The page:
Duke Rape Case Update: How Important Is the Court of Public Opinion?
“It was scary,” Evans said. “I woke up from a nap to 10 police officers in my living room with a search warrant.” Said defendant David Evans on CBS’ “60 Minutes.”
According to AP, the three members of Duke University’s lacrosse team charged with rape say they had expected DNA testing would clear them of a crime they insist they did not commit. “We were told it would help to clear everything up,” said Collin Finnerty, 20, who was interviewed on CBS’ “60 Minutes” along with Reade Seligmann, 20, and David Evans, 23. “So we were happy to go.”
“It was scary,” Evans said. “I woke up from a nap to 10 police officers in my living room with a search warrant. I went through every part of it – told’em where they could find things and that we’d fully cooperate and answer any questions they had.” Defense attorneys, who have insisted their clients are innocent, declined requests in recent weeks from The Associated Press for interviews with the indicted players.
Nifong initially complained publicly about a lack of cooperation from the team, and said the DNA test would reveal who committed rape and who was innocent. When the tests failed to find a definitive match, he said there is no DNA evidence in most sexual assault cases and vowed to press ahead with the case. Indictments against the three players soon followed.
Kim Roberts, who was also hired to perform at the party, was also interviewed by CBS’ “60 Minutes.” She said she was separated from the accuser twice during the evening, both times for five to 10 minutes. But Roberts said the accuser never gave her any reason to believe she had been attacked.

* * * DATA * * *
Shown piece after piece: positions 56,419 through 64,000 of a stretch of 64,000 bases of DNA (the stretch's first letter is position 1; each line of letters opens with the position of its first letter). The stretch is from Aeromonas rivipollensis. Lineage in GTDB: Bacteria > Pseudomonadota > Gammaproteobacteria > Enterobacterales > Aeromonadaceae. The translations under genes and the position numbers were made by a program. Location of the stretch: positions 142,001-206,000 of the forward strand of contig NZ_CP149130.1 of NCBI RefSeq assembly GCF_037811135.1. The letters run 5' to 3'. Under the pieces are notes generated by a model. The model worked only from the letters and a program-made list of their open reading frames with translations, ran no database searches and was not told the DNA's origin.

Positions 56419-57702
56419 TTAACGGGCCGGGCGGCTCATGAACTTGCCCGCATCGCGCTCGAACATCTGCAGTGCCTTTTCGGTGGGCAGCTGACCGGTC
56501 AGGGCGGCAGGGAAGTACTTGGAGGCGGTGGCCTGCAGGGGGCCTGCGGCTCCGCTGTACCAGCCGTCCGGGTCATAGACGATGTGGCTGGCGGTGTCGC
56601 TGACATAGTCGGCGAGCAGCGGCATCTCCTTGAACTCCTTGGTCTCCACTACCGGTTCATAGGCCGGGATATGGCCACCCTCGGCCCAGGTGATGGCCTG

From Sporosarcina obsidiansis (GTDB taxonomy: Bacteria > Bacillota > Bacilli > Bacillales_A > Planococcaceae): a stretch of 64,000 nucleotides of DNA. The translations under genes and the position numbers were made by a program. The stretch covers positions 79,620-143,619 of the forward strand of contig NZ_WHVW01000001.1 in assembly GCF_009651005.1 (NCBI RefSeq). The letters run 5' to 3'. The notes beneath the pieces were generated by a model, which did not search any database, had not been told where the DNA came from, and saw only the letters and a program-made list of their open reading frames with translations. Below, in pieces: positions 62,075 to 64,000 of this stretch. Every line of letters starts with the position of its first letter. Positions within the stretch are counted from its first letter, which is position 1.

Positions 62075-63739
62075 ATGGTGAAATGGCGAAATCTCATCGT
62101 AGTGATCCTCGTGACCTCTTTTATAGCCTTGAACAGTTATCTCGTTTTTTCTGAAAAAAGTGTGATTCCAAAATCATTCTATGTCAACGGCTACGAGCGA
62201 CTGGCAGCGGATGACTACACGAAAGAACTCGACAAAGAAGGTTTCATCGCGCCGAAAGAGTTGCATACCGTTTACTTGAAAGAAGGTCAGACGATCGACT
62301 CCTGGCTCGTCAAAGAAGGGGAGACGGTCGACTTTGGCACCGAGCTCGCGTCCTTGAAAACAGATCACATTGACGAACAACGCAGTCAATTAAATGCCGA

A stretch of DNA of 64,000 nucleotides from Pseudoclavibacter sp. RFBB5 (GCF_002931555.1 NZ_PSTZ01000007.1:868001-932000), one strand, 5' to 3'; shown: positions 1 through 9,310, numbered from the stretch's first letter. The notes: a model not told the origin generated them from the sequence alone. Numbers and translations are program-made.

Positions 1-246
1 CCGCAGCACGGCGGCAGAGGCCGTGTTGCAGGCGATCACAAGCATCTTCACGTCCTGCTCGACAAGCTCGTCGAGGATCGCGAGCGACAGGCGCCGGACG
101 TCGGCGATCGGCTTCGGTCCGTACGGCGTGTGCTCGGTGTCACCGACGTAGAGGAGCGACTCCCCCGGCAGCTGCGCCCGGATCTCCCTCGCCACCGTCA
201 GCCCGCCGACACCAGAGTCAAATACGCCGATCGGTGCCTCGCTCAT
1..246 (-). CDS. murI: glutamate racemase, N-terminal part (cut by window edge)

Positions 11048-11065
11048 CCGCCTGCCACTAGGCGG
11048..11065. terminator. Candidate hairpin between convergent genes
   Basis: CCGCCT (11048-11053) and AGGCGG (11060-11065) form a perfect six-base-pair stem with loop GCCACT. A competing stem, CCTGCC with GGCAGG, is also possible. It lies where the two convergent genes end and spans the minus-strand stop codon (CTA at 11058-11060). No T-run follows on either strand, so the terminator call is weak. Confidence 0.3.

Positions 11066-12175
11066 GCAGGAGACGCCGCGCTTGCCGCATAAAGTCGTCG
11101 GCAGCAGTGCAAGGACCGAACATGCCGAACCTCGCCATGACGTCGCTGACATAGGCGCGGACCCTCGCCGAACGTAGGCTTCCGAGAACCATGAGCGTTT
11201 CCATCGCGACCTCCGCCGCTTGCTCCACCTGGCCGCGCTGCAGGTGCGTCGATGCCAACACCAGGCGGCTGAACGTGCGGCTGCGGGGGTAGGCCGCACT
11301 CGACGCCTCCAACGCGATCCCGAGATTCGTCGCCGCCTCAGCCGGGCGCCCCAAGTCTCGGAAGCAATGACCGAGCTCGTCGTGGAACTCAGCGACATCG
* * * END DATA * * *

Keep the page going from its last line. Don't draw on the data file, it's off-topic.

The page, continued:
A few comments from the Reputation Doctor regarding the latest in the Duke rape case:
In high-profile legal cases today, the court of public opinion is as important, and sometimes more important, then the court of law.
I have said this over and over not only privately to clients, but as a commentator on Court TV, Fox News, CNN, MSNBC, BBC and The New York Times: the court of public opinion not only influences the courtroom, but also influences the nation and the world. And what is a subset of the nation and the world? A jury. And how important is the court of public opinion regarding building trust and credibility? Everything! Not only for a legal case overall, but for the reputations of both the prosecution, the victim, the individual defendants and their attorneys. They all want a positive reputation after this case.
The truth always bubbles to the top.
D.A. Nifong appears to have made some short term decisions that are coming back to bite both him and the alleged victim in the long term in this case. Did he do it for political reasons? Well, let’s put it this way: when you have to choose between your reputation (or your job) and another’s, which would you choose every time? We choose ourselves. Remember, a D.A.’s position is an elected position and election day is the first week of November. We humans are a selfish bunch by nature. Sad, but true.
This important case doesn’t go to trail until spring of 2007 and there will be many twist and turns in the court of public opinion affecting the legal outcome of the entire case for months to come.
Any attorney who tries to handle the court of public opinion (which, of course, includes local, national and global media) on their own in a case like this is committing professional and reputational suicide for themselves and equally so for their clients. Why? There is a reason why top professionals in crisis PR and reputation management today earn hourly rates equal to and sometimes larger than the top attorneys in the world. With all due respect, we are worth every penny in the short run and the long run.
Remember, do the right thing when your reputation is in crisis and seek the counsel of an experienced reputation management expert. It will be a major challenge, but ultimately the rewards of repairing your reputation will be great. Why? Because Your Reputation Is Everything!™